Foodie Underground: A Critique of Our Obsession with Food Photos

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ColumnDo we have a food porn problem?

It was just another Wednesday night. I was craving dessert, and the only reasonable choice was some coconut milk and melted chocolate combination. (Note: coconut milk and chocolate are two things you will always find in my pantry – you never know when you will find yourself in a dessert crisis situation.) So I melted the two, poured the concoction into small glasses and threw them into the freezer for a quick mousse-like thing. Really, it was more like a thick chocolatey sorbet, which no one is going to complain about. A few chopped hazelnuts on top and it was, well… delicious.

First instinct: take a picture. Upload it to Instagram! Brag about that use of cardamom! And don’t forget the candied ginger you put in last minute.

Why is it that when we succeed in the kitchen we immediately whip out our phones?

I am the first person to admit that I have a serious problem (verging on extreme obsession) when it comes to photographing my food; but that doesn’t mean I don’t also find it annoying. Why is it that we can’t make a dish without documenting it for all of eternity?

Take a few minutes to peruse food blogs and you’ll quickly see that most of the popular ones are well-versed in the skills of food photography. I have nothing against this. If you understand the value of food, you understand the value of aesthetics, too, and most of the time the two go very much hand in hand. But here’s the problem: we’re so enthralled with the images that we could care less about the recipe.

When was the last time you picked up a cookbook or looked at a food blog that wasn’t image heavy? It’s called “food porn” for a reason: it’s selling you a lifestyle that may or may not be attainable in your 45 kitchen minutes every day. Because let’s be honest: you don’t have time to perfectly position that sprig of rosemary next to your handcrafted artisan silverware. You just want to eat.

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We all like a little inspiration, but it often goes too far, and if you look at certain food magazines you start seeing a theme. Shot from up above. All white, hand-thrown plates. A jam jar carefully positioned in the corner. A bread crumb on the side.

Real cooking isn’t staged. It’s messy. And if you’re photographing – particularly on your own – you’re mixing in a bowl with one hand and trying to awkwardly hold your camera in the other, because god forbid you put a recipe on the internet without a photo of your hands in action taken with a shallow depth of field.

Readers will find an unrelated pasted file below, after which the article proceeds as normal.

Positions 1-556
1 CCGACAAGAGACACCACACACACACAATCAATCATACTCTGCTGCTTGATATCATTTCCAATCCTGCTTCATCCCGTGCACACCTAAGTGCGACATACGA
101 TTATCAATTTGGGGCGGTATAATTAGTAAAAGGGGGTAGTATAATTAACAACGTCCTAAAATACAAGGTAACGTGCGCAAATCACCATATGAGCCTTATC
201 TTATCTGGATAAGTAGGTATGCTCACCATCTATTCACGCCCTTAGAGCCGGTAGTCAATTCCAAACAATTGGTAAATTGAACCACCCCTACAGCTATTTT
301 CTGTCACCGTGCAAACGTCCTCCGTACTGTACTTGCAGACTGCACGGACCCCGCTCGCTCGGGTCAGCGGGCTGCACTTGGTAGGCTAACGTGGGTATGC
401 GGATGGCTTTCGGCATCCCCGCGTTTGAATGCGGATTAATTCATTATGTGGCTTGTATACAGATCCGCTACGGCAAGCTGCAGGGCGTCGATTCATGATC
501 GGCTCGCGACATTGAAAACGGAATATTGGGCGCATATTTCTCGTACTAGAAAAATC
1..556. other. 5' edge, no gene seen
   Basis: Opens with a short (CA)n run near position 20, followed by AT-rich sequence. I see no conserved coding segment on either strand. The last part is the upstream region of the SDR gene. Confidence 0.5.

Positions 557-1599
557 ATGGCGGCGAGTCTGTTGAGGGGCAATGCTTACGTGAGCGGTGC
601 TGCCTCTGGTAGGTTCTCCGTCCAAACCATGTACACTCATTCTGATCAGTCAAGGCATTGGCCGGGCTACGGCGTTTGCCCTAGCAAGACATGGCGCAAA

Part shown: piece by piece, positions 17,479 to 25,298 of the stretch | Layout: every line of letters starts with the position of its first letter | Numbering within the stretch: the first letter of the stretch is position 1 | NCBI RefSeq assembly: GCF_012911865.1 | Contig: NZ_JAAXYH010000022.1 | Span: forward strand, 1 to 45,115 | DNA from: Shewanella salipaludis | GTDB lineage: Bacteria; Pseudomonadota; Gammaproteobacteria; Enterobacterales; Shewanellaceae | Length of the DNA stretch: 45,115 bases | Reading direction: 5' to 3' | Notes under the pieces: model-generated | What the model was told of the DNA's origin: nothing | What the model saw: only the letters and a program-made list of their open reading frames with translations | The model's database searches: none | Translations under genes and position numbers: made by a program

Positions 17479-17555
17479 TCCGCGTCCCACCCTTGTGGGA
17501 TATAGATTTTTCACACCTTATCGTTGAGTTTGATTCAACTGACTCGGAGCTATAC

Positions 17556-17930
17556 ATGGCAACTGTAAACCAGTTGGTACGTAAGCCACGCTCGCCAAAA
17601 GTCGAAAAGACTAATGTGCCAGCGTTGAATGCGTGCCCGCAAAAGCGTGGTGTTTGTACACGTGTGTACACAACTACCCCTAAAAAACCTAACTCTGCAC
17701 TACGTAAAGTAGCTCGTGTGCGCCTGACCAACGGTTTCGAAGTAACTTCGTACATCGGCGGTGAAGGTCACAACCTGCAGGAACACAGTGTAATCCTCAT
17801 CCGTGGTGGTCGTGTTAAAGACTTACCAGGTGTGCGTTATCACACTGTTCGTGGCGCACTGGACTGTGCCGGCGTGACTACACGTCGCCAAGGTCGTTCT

We love food photos, because in some way, it brings us together. It helps us share a moment with those that are far away. A coffee photo sent to a friend you wish you could have a live conversation with is almost as good as the real thing. But we have to find a balance. The balance between obsessively photographing all that we eat and uploading it at every second and enjoying food for food’s sake. It’s okay to eat without telling anyone about it. In fact, food can be an enjoyable experience even when not shared. If you factor in the global population, most people are just focused on putting enough food on the table, forget getting the right angle on their soy mocha craft-roasted cappuccino.

Here’s a challenge: stop taking food photos, just for one meal and one recipe. Focus on the moment. The essence of cooking. The company around you. The recipe and the photo can wait until later. For now, focus on the beautiful serendipity that comes from putting ingredients together and enjoying the result, without telling anyone about it.

This is the latest installment of Anna Brones’ weekly column at EcoSalon: Foodie Underground, an exploration of what’s new and different in the underground movement, and how we make the topic of good food more accessible to everyone. More musings on the topic can be found at www.foodieunderground.com.

Images: Anna Brones

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